At, High Court of Punjab and Haryana
By, THE HONOURABLE MR. JUSTICE RAJIV NARAIN RAINA
For the Petitioner: Ajit Sihag, Advocate.
Rajiv Narain Raina, J.
1. Petitioner-Rosy Bhatia's father died in harness in 1990 while serving the respondent department posted in Sadar Ludhiana. He was on duty and his life was taken away in a terrorist attack. At that time, she was a minor and could complete her graduation in 2013. Placing reliance on the instructions dated July 3, 2008, she applied for compassionate appointment in place of her father, which instrument gave her a renewed opportunity to apply for compassionate appointment within a period of one year from the date of attaining employable age and possessing the minimum educational qualifications prescribed for Group 'C' & 'D' posts. On humanitarian considerations, it was decided in these instructions as a special one-time measure extending the benefit to all old deserving cases, wherein an application for seeking employment could be made within 6 months from the date of issuance of these instructions, if not already made. It is the petitioner's case that she has a right to apply within one year from the date of gradation. However, the policy being a concession forged as a one time measure to run from the date of policy issued on July 3, 2008 does not look like a policy which remains in perpetual motion.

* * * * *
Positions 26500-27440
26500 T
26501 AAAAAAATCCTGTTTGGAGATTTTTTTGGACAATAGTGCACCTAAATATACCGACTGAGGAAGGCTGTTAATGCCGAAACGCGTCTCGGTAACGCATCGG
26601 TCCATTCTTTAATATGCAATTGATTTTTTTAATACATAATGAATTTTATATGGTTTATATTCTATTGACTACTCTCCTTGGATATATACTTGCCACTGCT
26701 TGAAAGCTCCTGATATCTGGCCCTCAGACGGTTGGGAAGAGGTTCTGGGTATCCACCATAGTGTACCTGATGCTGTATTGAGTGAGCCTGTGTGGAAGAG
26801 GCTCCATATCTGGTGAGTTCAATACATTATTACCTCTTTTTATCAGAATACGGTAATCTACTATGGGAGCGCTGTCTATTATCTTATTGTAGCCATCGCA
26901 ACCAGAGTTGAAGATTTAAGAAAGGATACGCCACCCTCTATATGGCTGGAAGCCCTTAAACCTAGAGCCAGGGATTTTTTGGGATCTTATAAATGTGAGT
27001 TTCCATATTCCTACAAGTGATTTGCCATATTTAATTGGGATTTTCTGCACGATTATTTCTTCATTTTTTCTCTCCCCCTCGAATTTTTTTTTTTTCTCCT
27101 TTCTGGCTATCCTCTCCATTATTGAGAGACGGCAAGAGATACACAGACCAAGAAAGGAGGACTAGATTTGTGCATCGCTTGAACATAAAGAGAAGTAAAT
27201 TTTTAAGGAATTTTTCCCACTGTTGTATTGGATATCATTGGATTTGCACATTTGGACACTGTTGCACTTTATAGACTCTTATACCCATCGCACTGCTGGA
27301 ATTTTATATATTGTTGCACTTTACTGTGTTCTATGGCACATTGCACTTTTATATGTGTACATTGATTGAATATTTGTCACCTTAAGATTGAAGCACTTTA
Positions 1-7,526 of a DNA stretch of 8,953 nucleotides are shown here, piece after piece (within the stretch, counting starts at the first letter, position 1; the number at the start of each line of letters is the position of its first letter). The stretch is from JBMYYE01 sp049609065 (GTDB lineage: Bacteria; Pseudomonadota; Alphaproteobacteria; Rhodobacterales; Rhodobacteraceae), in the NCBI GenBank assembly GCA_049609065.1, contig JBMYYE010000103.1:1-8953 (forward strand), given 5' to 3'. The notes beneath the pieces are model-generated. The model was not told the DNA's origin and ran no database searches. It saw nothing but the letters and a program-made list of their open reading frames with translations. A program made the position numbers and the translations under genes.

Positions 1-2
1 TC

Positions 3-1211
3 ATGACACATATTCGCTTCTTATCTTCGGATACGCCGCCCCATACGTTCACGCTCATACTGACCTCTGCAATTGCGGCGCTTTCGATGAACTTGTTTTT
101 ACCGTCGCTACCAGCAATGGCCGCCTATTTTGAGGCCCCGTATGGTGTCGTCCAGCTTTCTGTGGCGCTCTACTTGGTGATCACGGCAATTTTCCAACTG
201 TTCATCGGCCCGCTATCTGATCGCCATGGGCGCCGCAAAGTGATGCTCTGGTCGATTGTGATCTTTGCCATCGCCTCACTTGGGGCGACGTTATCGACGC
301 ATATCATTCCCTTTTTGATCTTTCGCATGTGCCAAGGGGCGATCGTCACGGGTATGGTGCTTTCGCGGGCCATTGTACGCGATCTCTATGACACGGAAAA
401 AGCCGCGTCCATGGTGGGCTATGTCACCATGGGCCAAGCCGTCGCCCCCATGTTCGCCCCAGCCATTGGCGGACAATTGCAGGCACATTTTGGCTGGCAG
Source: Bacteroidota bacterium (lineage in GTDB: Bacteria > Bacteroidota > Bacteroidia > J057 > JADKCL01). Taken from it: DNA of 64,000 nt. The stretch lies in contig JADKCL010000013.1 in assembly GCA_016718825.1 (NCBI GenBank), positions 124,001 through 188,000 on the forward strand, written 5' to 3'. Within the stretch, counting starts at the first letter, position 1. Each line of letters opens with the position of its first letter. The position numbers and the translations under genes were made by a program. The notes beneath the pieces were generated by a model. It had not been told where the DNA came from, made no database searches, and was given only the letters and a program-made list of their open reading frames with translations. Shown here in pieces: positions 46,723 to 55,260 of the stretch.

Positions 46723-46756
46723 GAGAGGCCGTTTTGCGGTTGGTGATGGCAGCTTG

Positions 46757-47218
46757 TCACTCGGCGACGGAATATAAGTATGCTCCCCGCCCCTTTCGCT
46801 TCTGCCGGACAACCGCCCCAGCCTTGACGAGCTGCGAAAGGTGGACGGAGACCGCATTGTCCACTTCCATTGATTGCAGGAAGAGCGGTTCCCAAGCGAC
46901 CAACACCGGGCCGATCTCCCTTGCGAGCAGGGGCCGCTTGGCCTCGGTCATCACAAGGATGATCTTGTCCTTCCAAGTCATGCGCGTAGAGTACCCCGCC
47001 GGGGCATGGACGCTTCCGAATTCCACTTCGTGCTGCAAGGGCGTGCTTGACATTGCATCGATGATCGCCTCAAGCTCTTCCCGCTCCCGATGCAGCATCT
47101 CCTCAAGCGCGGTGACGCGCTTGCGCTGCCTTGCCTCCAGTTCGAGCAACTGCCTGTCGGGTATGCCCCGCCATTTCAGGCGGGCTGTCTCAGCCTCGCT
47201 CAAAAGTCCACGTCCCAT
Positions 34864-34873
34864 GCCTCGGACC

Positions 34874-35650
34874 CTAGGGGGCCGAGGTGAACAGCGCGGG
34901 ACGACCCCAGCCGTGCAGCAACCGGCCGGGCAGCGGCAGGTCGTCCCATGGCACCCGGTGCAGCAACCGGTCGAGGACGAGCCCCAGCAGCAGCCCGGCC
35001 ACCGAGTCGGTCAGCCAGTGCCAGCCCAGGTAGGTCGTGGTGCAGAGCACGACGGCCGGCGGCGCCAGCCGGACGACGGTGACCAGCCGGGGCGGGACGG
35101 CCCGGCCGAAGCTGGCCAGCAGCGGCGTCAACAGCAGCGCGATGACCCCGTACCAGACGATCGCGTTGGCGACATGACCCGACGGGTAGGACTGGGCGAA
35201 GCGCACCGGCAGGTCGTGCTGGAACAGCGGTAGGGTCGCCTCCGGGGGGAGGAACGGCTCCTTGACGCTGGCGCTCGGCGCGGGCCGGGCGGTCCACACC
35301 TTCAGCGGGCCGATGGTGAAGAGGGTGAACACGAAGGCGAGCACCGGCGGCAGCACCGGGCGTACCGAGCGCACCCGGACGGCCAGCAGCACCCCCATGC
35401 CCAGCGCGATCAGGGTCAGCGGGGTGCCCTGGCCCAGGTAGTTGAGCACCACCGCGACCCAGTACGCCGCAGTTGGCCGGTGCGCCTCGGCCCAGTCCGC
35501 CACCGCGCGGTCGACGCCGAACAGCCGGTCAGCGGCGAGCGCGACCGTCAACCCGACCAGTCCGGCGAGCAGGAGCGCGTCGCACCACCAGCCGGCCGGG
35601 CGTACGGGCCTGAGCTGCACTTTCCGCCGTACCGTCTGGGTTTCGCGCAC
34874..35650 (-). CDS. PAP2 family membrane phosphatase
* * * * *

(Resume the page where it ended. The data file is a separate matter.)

The basic scheme for compassionate appointments of the Punjab Government was promulgated on November 21, 2002, a copy of which has been placed at Annexure P-2. The policy was laid down following the decision of the Supreme Court inUmesh Kumar Nagpal v. State of Haryana & ors., 1994(3) S.C.T. 174 : (1994) 4 SCC 138. The Supreme Court held that the object of compassionate appointment is to enable the penurious family of the deceased employee to tide over sudden financial crisis and was not meant to provide employment. Mere death of an employee did not entitle his family to compassionate appointment. The authority concerned must consider as to whether the family of the deceased employee is unable to meet the financial crisis resulting from the employee's death. It is no longer legally permissible to offer compassionate appointments as a matter of course irrespective of the financial condition of the family of the deceased. Neither can compassionate appointment be granted after a lapse of reasonable period which must be satisfied in the rules. The consideration for such employment is not a vested right which can be exercised at any time in future. The object of such appointments is to enable the family to get over the financial crisis which it faces at the time of death of the sole breadwinner. Compassionate employment cannot be claimed and offered whatever be the lapse of time and after the crisis is over. The Punjab Government thus reviewed its entire policy by taking a cue from the policy of the Government of India which imposed strict conditions so that compassionate appointments are available only in very deserving cases.